I realized awhile back that when I ask people how their walk with the Lord is going they will almost invariably respond by mentioning that they are not reading their Bible and praying often enough. It is so predictable that I’ve found that I can prepare topical lessons on reading the Bible and praying and then openly ask a group how each member’s walk with the Lord is going. Since the answers rarely vary I do not prepare the wrong material. I once asked a dear young man in high school who answered this way if he knew where it said in the Bible that you need to have a time to read and pray every day. He said he thought it was in Psalms.
Did you know that the Bible does not tell us to “do our devotions”? Nothing like that is in there. It does not say that good Christians get up early and “spend time with the Lord.” This might seem a dangerous thing to say but what is truly dangerous is teaching people to read and pray once a day in order to be ok.
A corollary to the question of amount of “devotions” is the common question of intentions. People who are not satisfied with the amount of time spent reading the Bible and praying often ask if they should wait until they feel like reading and praying or if that would in some way be fake and not as pleasing to God or fruitful for them.
The question of intentions leads us back from actions into the underlying state of our soul and that is always more important than how we feel or what we do. It is the reason why we feel and act as we do and it is at this level that the Bible discusses reading and praying.
David writes in Psalm 119:97: “Oh how I love your law! It is my meditation all the day.” David was a man who found himself often desperately in need of God’s wisdom and all day long he turned to the law which he knew well. He was also often up late at night and would meditate on the word and pray to God whether in love of His word or from pressing troubles (Ps. 6:6; 16:7; 17:3; 22:2; 32:4; 42:8; 63:6; 77:2,6). In his passion and trials David would turn to the Lord at any given time, night or day.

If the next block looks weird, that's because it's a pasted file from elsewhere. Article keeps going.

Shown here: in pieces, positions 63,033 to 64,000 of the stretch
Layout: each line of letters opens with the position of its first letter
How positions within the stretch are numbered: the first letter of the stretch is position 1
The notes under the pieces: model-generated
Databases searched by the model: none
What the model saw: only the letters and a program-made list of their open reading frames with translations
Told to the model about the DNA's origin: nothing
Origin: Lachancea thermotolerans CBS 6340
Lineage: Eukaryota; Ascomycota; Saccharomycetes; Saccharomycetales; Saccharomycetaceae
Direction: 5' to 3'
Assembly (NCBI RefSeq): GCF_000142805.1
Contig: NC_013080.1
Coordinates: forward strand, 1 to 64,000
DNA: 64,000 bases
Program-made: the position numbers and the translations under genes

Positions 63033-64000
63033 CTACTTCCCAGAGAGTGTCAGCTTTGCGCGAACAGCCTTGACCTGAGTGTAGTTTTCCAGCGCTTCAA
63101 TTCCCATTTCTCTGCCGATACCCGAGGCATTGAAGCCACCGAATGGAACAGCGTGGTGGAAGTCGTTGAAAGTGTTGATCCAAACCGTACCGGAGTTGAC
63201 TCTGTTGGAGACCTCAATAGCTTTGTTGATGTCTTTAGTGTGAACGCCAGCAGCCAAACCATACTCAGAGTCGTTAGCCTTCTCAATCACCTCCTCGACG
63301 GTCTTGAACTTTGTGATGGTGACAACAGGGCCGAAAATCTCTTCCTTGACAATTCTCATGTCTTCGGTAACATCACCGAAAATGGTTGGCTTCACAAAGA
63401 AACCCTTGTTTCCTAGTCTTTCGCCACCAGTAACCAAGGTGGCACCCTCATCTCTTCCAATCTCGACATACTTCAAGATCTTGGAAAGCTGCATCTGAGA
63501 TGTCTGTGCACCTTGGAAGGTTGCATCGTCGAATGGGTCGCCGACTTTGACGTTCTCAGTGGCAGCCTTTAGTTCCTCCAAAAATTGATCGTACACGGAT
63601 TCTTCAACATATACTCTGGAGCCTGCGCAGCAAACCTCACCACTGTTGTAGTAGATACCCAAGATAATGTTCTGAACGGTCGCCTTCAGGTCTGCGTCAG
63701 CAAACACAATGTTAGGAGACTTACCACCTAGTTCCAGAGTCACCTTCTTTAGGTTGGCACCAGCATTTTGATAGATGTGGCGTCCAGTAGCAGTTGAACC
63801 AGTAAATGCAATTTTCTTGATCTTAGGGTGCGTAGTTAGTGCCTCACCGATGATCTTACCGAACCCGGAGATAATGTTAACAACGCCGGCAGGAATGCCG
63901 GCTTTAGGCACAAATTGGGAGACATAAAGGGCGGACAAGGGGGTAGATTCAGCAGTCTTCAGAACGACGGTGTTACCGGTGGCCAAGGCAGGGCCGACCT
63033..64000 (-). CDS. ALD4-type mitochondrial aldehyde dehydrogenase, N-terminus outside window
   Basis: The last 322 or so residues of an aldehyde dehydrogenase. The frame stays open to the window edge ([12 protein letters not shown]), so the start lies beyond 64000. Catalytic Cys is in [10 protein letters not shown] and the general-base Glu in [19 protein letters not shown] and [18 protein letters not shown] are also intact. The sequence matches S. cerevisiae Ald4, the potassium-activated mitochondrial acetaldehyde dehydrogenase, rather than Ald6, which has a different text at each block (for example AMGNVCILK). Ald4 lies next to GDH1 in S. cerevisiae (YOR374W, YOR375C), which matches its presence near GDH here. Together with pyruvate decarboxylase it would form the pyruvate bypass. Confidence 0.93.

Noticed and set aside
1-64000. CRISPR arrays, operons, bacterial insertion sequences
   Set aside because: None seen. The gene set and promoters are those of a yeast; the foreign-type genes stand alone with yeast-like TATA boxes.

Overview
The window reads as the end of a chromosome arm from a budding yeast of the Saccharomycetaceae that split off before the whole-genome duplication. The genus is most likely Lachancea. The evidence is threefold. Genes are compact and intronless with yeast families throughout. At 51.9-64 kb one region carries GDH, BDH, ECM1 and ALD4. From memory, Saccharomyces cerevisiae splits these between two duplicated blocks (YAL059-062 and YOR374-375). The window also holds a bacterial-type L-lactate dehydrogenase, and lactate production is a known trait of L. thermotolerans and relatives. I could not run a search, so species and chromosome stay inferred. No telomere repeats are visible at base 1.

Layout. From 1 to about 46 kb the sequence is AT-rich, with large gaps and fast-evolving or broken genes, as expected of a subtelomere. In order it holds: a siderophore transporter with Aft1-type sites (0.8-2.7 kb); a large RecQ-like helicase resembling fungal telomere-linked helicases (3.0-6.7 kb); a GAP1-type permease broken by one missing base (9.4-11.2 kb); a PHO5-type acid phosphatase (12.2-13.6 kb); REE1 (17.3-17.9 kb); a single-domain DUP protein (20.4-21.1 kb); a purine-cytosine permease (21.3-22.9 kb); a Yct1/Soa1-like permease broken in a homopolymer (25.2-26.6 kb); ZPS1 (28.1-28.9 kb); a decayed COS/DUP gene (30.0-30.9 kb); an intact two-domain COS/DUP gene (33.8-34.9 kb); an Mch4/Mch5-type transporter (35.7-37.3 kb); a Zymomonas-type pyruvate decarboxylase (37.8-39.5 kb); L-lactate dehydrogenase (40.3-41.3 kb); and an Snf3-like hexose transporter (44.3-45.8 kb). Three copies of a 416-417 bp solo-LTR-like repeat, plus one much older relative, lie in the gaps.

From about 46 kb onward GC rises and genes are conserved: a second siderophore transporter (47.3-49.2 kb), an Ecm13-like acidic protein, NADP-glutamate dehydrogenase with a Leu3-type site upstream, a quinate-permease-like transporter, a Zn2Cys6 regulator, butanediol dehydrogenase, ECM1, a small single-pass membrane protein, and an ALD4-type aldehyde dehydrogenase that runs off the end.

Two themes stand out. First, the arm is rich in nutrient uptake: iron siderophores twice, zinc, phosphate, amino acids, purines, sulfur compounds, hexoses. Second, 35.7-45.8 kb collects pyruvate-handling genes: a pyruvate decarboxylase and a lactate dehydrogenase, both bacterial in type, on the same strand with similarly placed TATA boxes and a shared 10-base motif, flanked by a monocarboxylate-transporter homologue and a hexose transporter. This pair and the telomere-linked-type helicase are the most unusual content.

We see something very different in Daniel. Daniel was more disciplined and structured in his prayers than David. Daniel consistently prayed three times a day (Dan. 6:10).
So which one was doing their devotions incorrectly? Both sought out the Lord in a way that accorded with their personalities. The Lord does not command us anywhere to read a section of the Bible and pray once every morning so that we can feel like He’s not upset with our performance. The devotion part of “doing our devotions” is a life given over to the Lord and in desperate need of His presence. We cannot ever learn the Bible without living what it says and when we come to Him in His word in order to check an item off our to-do list we are failing to recognize our need for prayer and scripture.
You may have to commit to praying and reading until it becomes a desire. You may have to ask the Lord to reveal your need to you. You might experiment to find the time of day when you’re most able to focus yourself on the Lord. You might need to remind yourself that if you are getting to know God through His word and prayer you’re probably not doing it wrong. God will not love you more or less of you read and pray more or less so read and pray to find the God who loves and guides you anyway.